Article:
Meghan, Duchess of Sussex, was once a huge “Real Housewives” fan — but not anymore.
In a recent episode of her Spotify podcast, “Archetypes,” the former Meghan Markle, 41, explained to guest Andy Cohen — the executive producer of the Bravo reality franchise — why her feelings evolved about the various “Real Housewives” shows.
“Well, I will tell you the truth. I stopped watching the ‘Housewives’ when my life had its own level of drama that I stopped craving,” she said.
“I get why it was such a huge, huge part of pop culture,” she continued. “And when it began, because you began with Orange County and I’m from California, at least it felt remotely like a world that I knew but still felt so foreign.
“But I mean, I would say almost every one of my friends still watches it, and I go, ‘Why are you watching that?’” she added. “There’s so much drama.”
She and Cohen, 54, also shared a funny moment when she revealed that she had met him twice years ago — which Cohen had no memory of.
“‘Suits’ wasn’t even on yet. The pilot hadn’t even aired, and there was some sort of event for USA and Bravo at the SLS Hotel,” the duchess shared about the first time they met in Los Angeles. “And I was such a huge fan …”
“Oh, no, and I ruined it,” Cohen quipped.
“No, you didn’t. You didn’t. You were, you were perfectly, you did that thing,” Meghan said. “Where you, your eyebrows went up. I was gushing. I was like, da da da da da. And you said, ‘Uh-huh.’”
She added that years ago, she had wanted to be a guest on “Watch What Happens Live.”
“I was so eager to be on your show because I was such a ‘Housewives’ fan at the time, and I just couldn’t get booked, Andy!” she said. “So thanks for being here with me.”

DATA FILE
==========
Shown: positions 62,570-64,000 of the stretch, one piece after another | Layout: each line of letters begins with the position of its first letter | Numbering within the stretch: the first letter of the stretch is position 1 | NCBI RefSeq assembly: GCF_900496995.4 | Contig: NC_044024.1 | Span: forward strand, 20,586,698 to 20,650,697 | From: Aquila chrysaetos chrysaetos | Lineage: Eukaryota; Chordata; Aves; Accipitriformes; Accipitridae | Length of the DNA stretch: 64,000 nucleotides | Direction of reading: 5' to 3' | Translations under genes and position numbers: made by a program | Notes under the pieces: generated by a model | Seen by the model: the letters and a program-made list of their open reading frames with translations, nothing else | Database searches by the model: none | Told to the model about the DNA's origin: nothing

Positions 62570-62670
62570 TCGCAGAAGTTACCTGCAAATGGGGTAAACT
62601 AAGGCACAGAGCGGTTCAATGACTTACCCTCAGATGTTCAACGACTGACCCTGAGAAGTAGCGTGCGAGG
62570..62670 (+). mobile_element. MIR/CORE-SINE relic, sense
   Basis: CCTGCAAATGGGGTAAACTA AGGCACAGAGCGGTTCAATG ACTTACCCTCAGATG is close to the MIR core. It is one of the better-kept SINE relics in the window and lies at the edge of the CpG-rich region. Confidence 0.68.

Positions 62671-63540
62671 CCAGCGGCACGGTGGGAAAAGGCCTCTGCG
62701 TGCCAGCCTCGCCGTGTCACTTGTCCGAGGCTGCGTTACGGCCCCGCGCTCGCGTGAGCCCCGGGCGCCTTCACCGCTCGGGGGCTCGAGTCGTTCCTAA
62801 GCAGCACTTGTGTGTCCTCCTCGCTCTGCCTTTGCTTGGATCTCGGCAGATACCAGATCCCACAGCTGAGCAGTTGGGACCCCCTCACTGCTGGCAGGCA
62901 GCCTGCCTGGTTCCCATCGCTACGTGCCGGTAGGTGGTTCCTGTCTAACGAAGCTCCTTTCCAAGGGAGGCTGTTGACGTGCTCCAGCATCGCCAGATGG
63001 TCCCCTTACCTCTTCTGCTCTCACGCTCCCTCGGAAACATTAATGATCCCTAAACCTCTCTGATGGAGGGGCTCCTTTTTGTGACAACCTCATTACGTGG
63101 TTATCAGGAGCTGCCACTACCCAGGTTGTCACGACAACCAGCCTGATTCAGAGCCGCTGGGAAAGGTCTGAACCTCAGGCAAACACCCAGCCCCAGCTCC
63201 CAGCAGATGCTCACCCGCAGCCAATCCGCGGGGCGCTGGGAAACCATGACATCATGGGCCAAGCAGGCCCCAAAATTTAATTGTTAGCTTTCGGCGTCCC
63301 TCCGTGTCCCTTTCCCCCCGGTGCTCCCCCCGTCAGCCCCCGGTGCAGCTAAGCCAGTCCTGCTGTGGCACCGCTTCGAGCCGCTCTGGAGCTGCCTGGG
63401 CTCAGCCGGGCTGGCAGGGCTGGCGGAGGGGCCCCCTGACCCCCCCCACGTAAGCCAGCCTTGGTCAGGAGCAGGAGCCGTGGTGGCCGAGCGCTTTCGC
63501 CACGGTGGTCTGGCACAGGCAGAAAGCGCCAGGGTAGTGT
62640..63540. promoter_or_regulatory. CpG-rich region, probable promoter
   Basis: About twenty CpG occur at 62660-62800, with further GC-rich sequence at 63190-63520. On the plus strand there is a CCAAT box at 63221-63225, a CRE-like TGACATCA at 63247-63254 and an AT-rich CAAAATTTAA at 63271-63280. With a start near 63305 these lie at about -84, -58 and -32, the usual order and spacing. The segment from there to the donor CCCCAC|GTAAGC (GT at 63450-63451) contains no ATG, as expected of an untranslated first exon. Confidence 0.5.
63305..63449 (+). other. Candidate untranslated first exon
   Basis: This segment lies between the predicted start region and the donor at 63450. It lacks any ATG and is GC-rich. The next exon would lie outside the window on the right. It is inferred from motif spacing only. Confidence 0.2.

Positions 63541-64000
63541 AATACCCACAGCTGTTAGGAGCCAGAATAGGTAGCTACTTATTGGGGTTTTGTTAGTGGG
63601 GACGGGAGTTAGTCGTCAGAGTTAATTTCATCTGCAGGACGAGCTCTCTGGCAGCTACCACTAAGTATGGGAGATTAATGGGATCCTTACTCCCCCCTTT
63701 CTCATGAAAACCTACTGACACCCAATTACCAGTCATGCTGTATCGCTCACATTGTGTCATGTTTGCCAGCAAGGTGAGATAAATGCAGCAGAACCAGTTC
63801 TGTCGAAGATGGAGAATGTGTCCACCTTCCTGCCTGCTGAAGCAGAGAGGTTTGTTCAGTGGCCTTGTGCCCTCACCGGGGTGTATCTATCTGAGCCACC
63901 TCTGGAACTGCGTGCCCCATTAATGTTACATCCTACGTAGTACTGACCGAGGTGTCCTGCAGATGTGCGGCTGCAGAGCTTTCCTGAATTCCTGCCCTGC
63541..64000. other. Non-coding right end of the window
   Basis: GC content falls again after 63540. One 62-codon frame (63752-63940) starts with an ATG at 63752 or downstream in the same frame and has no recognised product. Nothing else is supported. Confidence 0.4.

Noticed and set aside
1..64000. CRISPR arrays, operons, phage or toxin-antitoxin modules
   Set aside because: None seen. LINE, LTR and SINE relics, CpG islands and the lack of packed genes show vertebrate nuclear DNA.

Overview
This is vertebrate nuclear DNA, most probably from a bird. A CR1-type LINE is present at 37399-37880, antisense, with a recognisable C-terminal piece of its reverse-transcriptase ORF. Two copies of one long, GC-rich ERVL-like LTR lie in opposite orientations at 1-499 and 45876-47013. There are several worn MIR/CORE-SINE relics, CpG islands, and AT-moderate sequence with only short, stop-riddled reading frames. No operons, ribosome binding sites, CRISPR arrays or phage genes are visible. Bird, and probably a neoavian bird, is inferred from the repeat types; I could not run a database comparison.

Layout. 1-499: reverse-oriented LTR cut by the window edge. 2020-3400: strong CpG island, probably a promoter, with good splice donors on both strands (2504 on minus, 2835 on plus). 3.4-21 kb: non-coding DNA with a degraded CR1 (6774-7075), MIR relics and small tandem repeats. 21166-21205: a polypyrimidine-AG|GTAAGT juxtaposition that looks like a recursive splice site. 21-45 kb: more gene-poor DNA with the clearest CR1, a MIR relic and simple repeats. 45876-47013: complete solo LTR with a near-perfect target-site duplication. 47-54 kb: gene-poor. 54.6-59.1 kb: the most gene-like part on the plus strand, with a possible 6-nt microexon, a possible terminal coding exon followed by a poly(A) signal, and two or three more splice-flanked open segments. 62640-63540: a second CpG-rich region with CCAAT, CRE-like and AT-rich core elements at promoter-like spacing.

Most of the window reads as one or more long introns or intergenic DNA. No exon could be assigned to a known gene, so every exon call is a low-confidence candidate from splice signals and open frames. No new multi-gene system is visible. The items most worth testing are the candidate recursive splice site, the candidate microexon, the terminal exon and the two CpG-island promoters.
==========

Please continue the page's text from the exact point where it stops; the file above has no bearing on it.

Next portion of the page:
The duchess also got candid about her “mixed feelings” about the “Real Housewives” phenomenon.
“I’ll be honest, I’m conflicted about this. Not about (Cohen’s) success — his rightfully deserved success — but on what his success, specifically with this franchise, has been based off of,” she said in a voice-over during the episode.
“Are we exploring giving women the space and allowance to be exactly who they are? As complicated, layered, challenging, funny, silly, etc.,” she added. “Or, in a franchise like ‘Housewives’ are we fueling the fire of archetypes by creating caricatures of women?”
She and Cohen shared a thoughtful exchange about how the “Real Housewives” franchise represents women, and what it has meant to women over the years.
“I think ‘The (Real) Housewives of New York (City),’ to me, in a crazy, crazy way, is actually one of the most feminist shows on TV,” Cohen said. “It’s about women who are over 50, close to 60, who are so in touch with their sexuality, but they don’t need men to define them and they’re in control.”
He also revealed why he thinks “Real Housewives” appeals to so many people.
“I think also we love judging human behavior,” he said. “And so it’s a way to kind of judge other people’s behaviors in, kind of, a guilt-free way without, you know, feeling bad about it. It’s like an excuse to gossip about friends who aren’t really our friends.”